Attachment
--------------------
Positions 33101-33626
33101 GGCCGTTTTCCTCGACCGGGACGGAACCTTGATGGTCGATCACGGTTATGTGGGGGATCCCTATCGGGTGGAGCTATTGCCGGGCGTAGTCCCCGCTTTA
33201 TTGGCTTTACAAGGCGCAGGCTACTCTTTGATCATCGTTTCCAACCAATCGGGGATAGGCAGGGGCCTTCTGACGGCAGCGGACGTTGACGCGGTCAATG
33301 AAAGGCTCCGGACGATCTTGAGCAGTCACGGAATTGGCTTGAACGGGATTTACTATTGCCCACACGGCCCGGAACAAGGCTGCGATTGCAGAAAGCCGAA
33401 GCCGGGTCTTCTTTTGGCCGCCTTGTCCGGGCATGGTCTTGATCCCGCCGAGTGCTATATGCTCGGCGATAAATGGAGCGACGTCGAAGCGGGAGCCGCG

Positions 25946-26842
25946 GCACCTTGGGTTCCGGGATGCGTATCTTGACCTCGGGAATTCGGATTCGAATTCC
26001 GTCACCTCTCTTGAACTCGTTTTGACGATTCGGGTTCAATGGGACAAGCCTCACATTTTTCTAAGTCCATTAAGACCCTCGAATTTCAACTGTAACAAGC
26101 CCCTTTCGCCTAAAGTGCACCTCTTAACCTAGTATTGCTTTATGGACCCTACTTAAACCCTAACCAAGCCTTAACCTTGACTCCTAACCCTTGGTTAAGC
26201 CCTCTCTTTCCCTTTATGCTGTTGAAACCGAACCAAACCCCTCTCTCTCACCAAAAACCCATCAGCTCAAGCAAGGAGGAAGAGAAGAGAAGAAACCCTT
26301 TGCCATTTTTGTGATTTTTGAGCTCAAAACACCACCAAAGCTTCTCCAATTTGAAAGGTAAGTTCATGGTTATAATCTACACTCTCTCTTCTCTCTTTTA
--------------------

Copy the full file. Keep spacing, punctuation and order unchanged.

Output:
Positions 33101-33626
33101 GGCCGTTTTCCTCGACCGGGACGGAACCTTGATGGTCGATCACGGTTATGTGGGGGATCCCTATCGGGTGGAGCTATTGCCGGGCGTAGTCCCCGCTTTA
33201 TTGGCTTTACAAGGCGCAGGCTACTCTTTGATCATCGTTTCCAACCAATCGGGGATAGGCAGGGGCCTTCTGACGGCAGCGGACGTTGACGCGGTCAATG
33301 AAAGGCTCCGGACGATCTTGAGCAGTCACGGAATTGGCTTGAACGGGATTTACTATTGCCCACACGGCCCGGAACAAGGCTGCGATTGCAGAAAGCCGAA
33401 GCCGGGTCTTCTTTTGGCCGCCTTGTCCGGGCATGGTCTTGATCCCGCCGAGTGCTATATGCTCGGCGATAAATGGAGCGACGTCGAAGCGGGAGCCGCG

Positions 25946-26842
25946 GCACCTTGGGTTCCGGGATGCGTATCTTGACCTCGGGAATTCGGATTCGAATTCC
26001 GTCACCTCTCTTGAACTCGTTTTGACGATTCGGGTTCAATGGGACAAGCCTCACATTTTTCTAAGTCCATTAAGACCCTCGAATTTCAACTGTAACAAGC
26101 CCCTTTCGCCTAAAGTGCACCTCTTAACCTAGTATTGCTTTATGGACCCTACTTAAACCCTAACCAAGCCTTAACCTTGACTCCTAACCCTTGGTTAAGC
26201 CCTCTCTTTCCCTTTATGCTGTTGAAACCGAACCAAACCCCTCTCTCTCACCAAAAACCCATCAGCTCAAGCAAGGAGGAAGAGAAGAGAAGAAACCCTT
26301 TGCCATTTTTGTGATTTTTGAGCTCAAAACACCACCAAAGCTTCTCCAATTTGAAAGGTAAGTTCATGGTTATAATCTACACTCTCTCTTCTCTCTTTTA